In so many of these cases, we see that it’s easy to convict people on little-to-no evidence if the accused is a person belonging to a community already marginalized in mainstream society—in this case four Latinx lesbian women; in the other cases detailed above, because the accused were poor people, misfit teenagers or people of color.



Incendiary: The Willingham Case tells the story of Cameron Todd Willingham, who in 1991 was accused of murdering his children by burning down his house in Corsicana, Texas. The film’s true revelations are its interviews with Gerald Hurst, a famous burn- pattern scientist. Over the years, Hurst’s testimony has helped free many people falsely accused of arson. In this insightful doc, Hurst gives some chilling information about the inept nature of fire investigation in the U.S.




Some might say that Nick Broomfield’s two Aileen Wuornos documentaries don’t really belong on a miscarriage of justice list, as Wuornos really did kill the men she was accused of killing, and was executed for her crimes in 2002.

But the reason they’re included here is not because Wuornos was falsely accused; it’s because Broomfield and his co-director Joan Churchill were really the first filmmakers to try to tell Wuornos’ whole story from the beginning, including interviews with people who had known and loved her. Broomfield and Churchill were the first to really use this subject matter to question, on film, why someone is categorized a serial killer in the first place.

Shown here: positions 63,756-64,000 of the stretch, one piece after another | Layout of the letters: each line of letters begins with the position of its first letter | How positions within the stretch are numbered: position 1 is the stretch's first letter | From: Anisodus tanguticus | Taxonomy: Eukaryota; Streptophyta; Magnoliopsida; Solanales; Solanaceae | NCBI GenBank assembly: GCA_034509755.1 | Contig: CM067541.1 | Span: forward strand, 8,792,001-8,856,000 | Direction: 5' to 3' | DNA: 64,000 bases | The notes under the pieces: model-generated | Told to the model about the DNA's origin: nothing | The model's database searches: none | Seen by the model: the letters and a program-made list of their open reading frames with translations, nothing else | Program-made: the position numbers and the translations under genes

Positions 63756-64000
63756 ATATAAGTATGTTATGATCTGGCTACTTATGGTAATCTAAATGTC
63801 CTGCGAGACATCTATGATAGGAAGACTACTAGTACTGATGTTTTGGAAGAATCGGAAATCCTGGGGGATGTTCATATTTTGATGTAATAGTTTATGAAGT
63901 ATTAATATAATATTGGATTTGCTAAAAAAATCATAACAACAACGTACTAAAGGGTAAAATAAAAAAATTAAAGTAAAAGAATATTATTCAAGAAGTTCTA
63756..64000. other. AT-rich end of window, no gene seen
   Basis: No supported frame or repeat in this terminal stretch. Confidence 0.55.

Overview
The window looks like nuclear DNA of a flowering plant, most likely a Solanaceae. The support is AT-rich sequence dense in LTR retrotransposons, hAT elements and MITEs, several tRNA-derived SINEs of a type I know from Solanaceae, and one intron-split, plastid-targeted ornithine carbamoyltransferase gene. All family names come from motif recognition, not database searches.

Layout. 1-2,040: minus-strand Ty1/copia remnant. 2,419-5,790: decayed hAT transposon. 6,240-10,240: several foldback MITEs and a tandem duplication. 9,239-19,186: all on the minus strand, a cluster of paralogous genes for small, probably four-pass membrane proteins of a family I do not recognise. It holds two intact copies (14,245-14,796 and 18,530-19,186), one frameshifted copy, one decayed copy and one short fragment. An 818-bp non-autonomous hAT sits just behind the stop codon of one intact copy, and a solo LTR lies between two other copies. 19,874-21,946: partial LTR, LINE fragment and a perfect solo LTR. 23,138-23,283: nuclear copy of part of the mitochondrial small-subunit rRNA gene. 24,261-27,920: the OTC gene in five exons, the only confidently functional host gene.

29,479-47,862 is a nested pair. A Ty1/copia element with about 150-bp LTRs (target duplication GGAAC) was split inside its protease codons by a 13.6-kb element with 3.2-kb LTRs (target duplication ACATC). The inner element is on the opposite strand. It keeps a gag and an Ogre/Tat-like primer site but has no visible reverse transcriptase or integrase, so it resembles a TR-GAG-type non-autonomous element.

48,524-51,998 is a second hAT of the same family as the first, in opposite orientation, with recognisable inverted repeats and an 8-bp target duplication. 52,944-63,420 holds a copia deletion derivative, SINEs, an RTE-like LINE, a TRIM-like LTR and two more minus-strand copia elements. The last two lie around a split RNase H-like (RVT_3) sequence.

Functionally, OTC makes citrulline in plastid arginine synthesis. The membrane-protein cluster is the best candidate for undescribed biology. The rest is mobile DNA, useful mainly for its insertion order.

Does Wuornos belong on a list alongside Ted Bundy and John Wayne Gacy simply because she killed multiple people? In these films, instead of a ruthless killer, Wuoronos is depicted as someone who was horrifically abused by her family, ending up living in a tent in the freezing cold woods as a teenager.

Perhaps that’s not a miscarriage of justice—but it’s definitely a failure: a failure of a family, a community and a society that callously discarded someone, only to create a bigger problem. These docs inspired the Patty Jenkins’ 2003 indie hit Monster, starring Charlize Theron as Wuornos.

Here’s where you can find the titles mentioned above to stream online. Stay tuned each week for curated Film Independent Presents playlist content that can be enjoyed at home. To catch up on recaps and videos of past Fi Presents events, click here.


The Thin Blue Line (1988) – Errol Morris – The Criterion Channel


Paradise Lost: The Child Murders at Robin Hood Hills (1996) – Joe Berlinger & Bruce Sinofsky – Amazon Prime


Paradise Lost 2: Revelations (2000) – Joe Berliger & Bruce Sinofsky – Amazon Prime


Paradise Lost 3: Purgatory (2011) – Joe Berlinger & Bruce Sinofsky – Amazon Prime


In the Dark – Season One on the murder of Jacob Wetterling and Season Two on the six-murder trials of Curtis Flowers – https://www.apmreports.org/in-the-dark


The Trials of Darryl Hunt (2006) – Ricki Stern, Anne Sundberg – Free on Tubi


The Confession Tapes (2017) – Kelly Loudenberg (created by) – Netflix


The Central Park Five (2012) – Ken Burns, Sarah Burns, David McMahon – Amazon Prime


OJ: Made In America (2016) – Ezra Edelman – Available on ESPN with subscription and for rent on YouTube and Amazon


Southwest of Salem: The Story of the San Antonio Four (2016) – Deborah S. Esquinazi – Amazon Prime


Incendiary: The Willingham Case (2011) – Joe Bailey Jr. and Steve Mims – Available for rent on iTunes


Aileen Wuornos: The Selling of a Serial Killer (1992) and Aileen: Life and Death of a Serial Killer (2003) – Nick Broomfield and Joan Churchill – Amazon Prime & Sundance Now